[Editor’s Note: This article was written by Alper Tuzcu and it originally appeared on Flypaper, the Soundfly Blog.]
Great songwriting is about creating an experience for the listener, in order to guide them through the journey of your song. A story can be told from multiple perspectives, and it is up to the songwriter to decide which point of view works best for that particular message.
In fact, whenever you have a song idea, it’s often best to try and find out which point of view sounds most genuine. So in today’s article, I will outline the four different points of view available for you to use in your songwriting — it’s up to you to figure out when to employ them!
If we imagine a horizontal spectrum of most objective facts on one end and the most intimate feelings on the other, third person perspective is usually at the end of the most objective side. Out of all the types of points of view we’ll look at today, third person is the most distant. The audience is in an observing manner and far from the events themselves.
In the third person narrative, the writer can also be dubbed as the god-writer, or seen as having the all-knowing, omniscient perspective on the events to unfold. The writer truly takes an objective part in storytelling and presents the events as they happened, rather than bringing personal emotions into the narrative.
A classic example would be “Eleanor Rigby” by the Beatles.
Picks up the rice in the church where a wedding has been
Lives in a dream
Waits at the window
Wearing the face that she keeps in a jar by the door
Who is it for?”
Between the spectrum of the most objective facts and most intimate feelings, first person narrative is a bit closer to intimate feelings compared to third person. Consequently, we are no longer so far from the events, and now we are getting a little closer to the action. Now, personal feelings start being conveyed verbally in the song.
In the first person point of view, the songwriter uses “I,” but still keeps us, the audience, at a distance. We are now learning about their feelings as the songwriter, but we are not involved in the events in any way.
A great example of the first person address is “Slow Burn” by Kacey Musgraves.
“I’m alright with a slow burn
Taking my time, let the world turn
I’m gonna do it my way, it’ll be alright
If we burn it down and it takes all night
It’s a slow burn, yeah.”
As we sidle up a little bit closer towards the “feelings” side of the spectrum, up next we have the second person point of view. The second person narrative will address the audience as “you,” which now gets us involved in the action. However, the writer will not actually mention “I” at all. This is an interesting narrative device, because there will not be a situation between “you” and “I.” It will be more like “This is what happened to you, and here is why…”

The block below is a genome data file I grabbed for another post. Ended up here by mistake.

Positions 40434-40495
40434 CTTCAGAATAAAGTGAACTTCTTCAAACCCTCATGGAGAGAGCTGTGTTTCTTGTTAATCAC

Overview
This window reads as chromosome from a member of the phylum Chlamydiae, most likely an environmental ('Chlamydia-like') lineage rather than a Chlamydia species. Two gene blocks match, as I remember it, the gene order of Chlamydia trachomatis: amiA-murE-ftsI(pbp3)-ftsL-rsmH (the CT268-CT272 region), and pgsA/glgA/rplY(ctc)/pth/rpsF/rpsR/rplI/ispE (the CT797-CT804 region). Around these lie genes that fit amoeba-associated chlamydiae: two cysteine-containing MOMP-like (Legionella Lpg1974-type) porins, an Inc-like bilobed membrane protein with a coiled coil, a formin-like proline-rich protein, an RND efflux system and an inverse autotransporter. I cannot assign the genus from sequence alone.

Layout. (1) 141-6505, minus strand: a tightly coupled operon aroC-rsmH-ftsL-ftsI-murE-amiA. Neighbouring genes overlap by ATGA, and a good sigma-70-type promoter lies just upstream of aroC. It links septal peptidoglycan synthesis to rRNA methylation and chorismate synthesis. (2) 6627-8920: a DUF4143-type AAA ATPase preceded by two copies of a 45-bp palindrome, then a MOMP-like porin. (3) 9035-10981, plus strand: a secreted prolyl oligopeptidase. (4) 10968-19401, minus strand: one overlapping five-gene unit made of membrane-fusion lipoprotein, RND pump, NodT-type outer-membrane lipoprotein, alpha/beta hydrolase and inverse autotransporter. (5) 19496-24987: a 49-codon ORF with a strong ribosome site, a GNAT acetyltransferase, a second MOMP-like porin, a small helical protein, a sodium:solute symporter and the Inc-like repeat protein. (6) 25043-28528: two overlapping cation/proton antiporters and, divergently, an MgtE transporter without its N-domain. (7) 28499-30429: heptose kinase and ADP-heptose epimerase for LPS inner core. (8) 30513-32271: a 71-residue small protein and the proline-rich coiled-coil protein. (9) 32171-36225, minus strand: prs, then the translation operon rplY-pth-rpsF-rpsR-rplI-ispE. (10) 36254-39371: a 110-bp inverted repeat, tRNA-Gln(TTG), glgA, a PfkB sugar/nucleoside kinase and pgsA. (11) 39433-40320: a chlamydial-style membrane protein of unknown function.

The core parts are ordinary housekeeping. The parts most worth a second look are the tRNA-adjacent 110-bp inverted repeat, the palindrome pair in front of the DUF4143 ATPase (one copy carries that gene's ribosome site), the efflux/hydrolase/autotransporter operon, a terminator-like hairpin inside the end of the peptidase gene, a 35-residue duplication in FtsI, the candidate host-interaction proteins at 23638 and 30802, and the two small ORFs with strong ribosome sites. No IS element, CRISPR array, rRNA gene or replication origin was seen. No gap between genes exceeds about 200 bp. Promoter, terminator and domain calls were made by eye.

Due to its specific and complicated nature, the second person narrative is not often used. In fact, we can say that the second person narrative is by far the most rarely used point of view. But when it is used, there’s almost always a storytelling aspect, with the songwriter playing the role of a narrator telling a tale.
A solid example of the second person point of view would be “Suzanne” by Leonard Cohen.
“Suzanne takes you down to her place near the river
You can hear the boats go by, you can spend the night forever
And you know that she’s half-crazy but that’s why you want to be there
And she feeds you tea and oranges that come all the way from China
And just when you mean to tell her that you have no love to give her
Then he gets you on her wavelength
And she lets the river answer that you’ve always been her lover.”
Direct address is by far the most intimate point of view of all four narratives. Just like the second person point of view, the song is addressed to “you,” however now there is also “I.” Now the audience is directly involved with the song, whether we like it or not, because we have a clear “you” and “I” situation.
“You did something to me, and here is what happened,” or “I loved you and here’s what happened next” would be two of the most common cases of songs written in direct address. It would not be an understatement to say that most love songs are written in direct address due to their intimate nature with regards to heavy feelings.
A recent example of direct address is “Without Me” by Halsey.
“Found you when your heart was broke
I filled your cup until it overflowed
Took it so far to keep you close
I was afraid to leave you on your own.”
It is important to be aware of these four points of view, and to know when to use and where to use them.
For starters, I would highly suggest going through some of your favorite songs in your library and start classifying them based on the point of view they use. Turning this process into a habit will help you internalize your process of picking the point of view, and it will take your songwriting skills to a new level.